Literature on high speed heat pipes is very limited, therefore, and provides only very general information about the performance of these heat pipes.
[1] V. H. GRAY - The rotating heat pipe- a wickless hollow shaft for transferring high heat fluxes. Journal of Heat Transfer, 69-HT-19, 1969
[2] P.J. Marto, T. J. Daley and L.J. Ballback - An analytical and experimental investigation of rotating non-capillary heat pipe. Annual report NPS-59 MX 70061A Monterey California, US naval Postgraduate School AD 709907, 1970
[3] P.J. Marto and A.S. Wanniarachi - Influence of internal axial fins on condensation heat transfer in co-axial rotating heat pipes Heat transfer and fluid flow in rotating machinery, pp 235-244, 1987
[4] R. Ponnapan, J.E. Leland, J.E. Beam – Experimental results of high-speed on-axis rotarting heat pipe Proceedings of the 9th Internationnal Heat pipe Symposium, Albuquerque, 1995
[5] R. Ponnapan, Q. He, J.E. Leland – Test results of water and methanol high-speed rotating heazt pipes Journal of thermophysics and het transfezr, 12(3) 1998

[6] F. Song, D. Ewing, C.Y. Ching – Fluid flow and heat and transfer model for high-speed rotating heat pipes International Journal of Heat and Mass Transfer 46(23) 2003
[7] F. Song, D. Ewing, C.Y. Ching – heat transfer in the evaporator section of moderate-speed rotating heat pipes International Journal of Heat and Mass Transfer 51(7-8) 2008

Project Context and Objectives:
Recent modelling developments of high speed rotating heat pipes conducted within the laboratory require experimental validation that the laboratory wishes to pursue. Moreover, improvements in the existing models should allow a significant extension of their validity range by taking into account the vapour and other modes of heat transfer at the evaporator.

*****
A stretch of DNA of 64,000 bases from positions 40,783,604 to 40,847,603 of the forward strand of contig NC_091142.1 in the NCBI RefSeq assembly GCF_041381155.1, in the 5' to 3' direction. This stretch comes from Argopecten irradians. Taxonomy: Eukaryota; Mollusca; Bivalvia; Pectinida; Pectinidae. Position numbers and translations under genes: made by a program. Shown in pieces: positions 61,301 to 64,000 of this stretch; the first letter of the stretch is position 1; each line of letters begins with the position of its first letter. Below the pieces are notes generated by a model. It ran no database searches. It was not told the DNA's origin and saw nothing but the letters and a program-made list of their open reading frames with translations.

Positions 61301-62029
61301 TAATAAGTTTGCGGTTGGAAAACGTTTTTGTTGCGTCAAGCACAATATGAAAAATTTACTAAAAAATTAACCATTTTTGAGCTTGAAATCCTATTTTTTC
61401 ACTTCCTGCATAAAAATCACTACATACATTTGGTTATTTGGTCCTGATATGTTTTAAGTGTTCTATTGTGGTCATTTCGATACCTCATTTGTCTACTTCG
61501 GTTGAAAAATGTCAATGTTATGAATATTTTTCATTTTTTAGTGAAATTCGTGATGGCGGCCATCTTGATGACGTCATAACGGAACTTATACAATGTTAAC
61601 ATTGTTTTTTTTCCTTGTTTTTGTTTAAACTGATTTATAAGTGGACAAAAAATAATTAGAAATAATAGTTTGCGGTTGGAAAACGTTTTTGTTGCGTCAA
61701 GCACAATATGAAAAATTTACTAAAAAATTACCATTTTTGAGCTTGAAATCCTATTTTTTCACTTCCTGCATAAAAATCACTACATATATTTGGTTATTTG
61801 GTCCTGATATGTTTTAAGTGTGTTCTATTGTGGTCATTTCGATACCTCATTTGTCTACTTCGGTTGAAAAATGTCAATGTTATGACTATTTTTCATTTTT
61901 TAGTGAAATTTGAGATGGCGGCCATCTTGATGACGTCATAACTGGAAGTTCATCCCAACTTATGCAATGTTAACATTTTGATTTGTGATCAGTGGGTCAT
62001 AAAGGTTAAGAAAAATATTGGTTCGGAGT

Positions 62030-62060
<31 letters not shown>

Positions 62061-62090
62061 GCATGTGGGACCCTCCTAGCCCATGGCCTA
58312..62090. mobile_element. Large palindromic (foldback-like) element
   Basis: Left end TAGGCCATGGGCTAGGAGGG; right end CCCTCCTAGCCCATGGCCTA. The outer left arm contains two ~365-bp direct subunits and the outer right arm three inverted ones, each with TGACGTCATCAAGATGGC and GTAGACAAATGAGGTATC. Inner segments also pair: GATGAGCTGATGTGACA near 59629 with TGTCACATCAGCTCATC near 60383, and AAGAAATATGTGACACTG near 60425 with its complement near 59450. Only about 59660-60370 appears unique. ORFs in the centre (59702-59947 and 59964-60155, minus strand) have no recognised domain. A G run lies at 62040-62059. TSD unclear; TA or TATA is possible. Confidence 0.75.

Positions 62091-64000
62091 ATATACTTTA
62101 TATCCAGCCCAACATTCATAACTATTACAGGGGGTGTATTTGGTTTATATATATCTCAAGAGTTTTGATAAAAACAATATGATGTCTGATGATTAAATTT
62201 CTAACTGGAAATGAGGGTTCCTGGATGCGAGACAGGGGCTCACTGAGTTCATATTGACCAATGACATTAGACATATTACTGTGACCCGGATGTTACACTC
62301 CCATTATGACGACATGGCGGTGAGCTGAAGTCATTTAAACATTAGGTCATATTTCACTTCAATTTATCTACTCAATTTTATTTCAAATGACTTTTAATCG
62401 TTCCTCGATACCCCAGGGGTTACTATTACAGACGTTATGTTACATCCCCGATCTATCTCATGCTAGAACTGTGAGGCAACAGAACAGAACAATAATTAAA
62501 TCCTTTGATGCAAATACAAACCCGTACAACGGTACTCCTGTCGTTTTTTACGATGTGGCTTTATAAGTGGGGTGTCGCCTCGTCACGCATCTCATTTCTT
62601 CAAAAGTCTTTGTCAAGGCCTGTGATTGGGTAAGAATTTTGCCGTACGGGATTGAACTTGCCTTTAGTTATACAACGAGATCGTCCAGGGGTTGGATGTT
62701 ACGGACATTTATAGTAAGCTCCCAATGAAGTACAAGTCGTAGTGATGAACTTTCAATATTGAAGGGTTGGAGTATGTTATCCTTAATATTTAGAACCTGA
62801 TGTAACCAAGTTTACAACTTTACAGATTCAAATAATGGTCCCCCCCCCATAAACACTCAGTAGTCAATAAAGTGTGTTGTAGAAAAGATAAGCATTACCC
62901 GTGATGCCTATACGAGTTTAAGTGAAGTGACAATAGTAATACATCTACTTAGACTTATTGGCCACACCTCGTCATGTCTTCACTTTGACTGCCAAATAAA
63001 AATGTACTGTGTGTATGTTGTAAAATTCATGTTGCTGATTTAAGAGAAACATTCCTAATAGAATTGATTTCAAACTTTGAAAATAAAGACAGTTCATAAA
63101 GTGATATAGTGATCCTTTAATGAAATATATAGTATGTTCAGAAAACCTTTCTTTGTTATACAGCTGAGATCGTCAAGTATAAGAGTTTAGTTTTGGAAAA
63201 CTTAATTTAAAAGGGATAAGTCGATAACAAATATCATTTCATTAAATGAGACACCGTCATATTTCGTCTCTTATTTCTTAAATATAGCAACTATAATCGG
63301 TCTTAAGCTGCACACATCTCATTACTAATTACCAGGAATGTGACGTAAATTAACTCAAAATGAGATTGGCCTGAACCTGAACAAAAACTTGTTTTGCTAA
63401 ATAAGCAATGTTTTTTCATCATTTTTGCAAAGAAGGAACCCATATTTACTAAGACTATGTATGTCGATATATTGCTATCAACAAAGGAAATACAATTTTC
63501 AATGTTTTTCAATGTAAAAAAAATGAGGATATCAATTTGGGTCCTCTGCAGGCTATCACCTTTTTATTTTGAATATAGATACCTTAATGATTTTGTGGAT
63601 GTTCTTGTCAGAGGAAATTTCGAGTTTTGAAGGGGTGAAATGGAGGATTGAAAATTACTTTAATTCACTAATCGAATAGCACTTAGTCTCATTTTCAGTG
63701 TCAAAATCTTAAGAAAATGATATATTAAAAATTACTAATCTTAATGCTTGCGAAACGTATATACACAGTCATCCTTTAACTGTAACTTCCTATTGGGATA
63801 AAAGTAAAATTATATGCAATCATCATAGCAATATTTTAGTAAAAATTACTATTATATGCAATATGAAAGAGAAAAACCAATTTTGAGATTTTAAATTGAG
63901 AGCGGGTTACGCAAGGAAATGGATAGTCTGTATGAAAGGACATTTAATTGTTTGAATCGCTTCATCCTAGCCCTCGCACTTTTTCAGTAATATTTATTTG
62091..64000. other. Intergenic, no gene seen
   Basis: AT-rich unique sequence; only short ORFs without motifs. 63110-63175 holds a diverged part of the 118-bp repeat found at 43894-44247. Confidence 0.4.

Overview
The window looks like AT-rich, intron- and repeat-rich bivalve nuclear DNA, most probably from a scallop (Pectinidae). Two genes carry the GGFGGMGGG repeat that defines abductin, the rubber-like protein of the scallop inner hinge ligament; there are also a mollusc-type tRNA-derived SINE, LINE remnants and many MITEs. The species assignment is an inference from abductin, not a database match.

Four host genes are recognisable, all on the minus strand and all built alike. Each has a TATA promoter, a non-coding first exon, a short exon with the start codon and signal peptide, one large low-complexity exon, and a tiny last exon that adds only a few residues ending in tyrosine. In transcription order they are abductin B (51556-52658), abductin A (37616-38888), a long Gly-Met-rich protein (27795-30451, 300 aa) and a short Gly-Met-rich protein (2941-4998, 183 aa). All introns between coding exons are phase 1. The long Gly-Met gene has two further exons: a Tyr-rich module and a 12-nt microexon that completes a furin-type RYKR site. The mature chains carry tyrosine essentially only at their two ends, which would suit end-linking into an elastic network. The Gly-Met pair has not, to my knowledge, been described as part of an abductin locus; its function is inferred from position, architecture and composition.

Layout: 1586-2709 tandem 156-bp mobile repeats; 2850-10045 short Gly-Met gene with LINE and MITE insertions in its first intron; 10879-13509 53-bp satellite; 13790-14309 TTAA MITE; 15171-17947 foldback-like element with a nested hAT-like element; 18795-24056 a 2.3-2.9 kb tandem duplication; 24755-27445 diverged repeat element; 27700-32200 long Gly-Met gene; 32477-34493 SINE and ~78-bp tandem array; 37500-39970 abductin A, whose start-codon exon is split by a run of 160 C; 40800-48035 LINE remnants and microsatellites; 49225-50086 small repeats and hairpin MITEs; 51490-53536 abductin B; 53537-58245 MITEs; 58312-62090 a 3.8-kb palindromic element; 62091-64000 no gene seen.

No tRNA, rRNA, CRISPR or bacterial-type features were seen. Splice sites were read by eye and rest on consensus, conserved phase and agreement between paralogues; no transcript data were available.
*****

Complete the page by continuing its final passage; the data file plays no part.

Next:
Because of acceleration gradient in the vapour phase and the possible presence of noncondensable gases, many phenomena can occur, interfere, impede or prevent the operation of the heat pipe. In the evaporator, due to the temperature gradient with respect to the centrifugal force, transfer modes other than the liquid film conduction may appear. Thus for very high acceleration, the Rayleigh-Bénard convection can occur and boiling phenomena are likely to appear in the occurrence of important wall overheating. Based on experimental results, these aspects should be incorporated into the model.

The first scientific objective is to validate experimentally the assumptions made in the operating model of rotating heat pipes.

The results of the first model developed in the laboratory show that the condensation zone has very high thermal resistance in all circumstances. So it seems fundamental to intend to optimize the internal geometry of the heat pipe. Many options exist and will be tested numerically, analysed financially and finally the most promising of them will be tested experimentally.

In order to validate models with good confidence, the experimental setup will allow to change the operating temperature over an as wide as possible range, depending on the power transferred, however.

It appears that most of the work will focus on conducting a test bench in highly constraining conditions of rotating heat pipe at speeds up to 60 000 rpm. The conditions for balancing are all drastic and do not allow the use of embedded sensors nor to ensure good thermal insulation of the heat pipe from the room. A special effort must be made, therefore, on a nodal modelling of the entire test bench in order to take into account all exchanges around the heat pipe.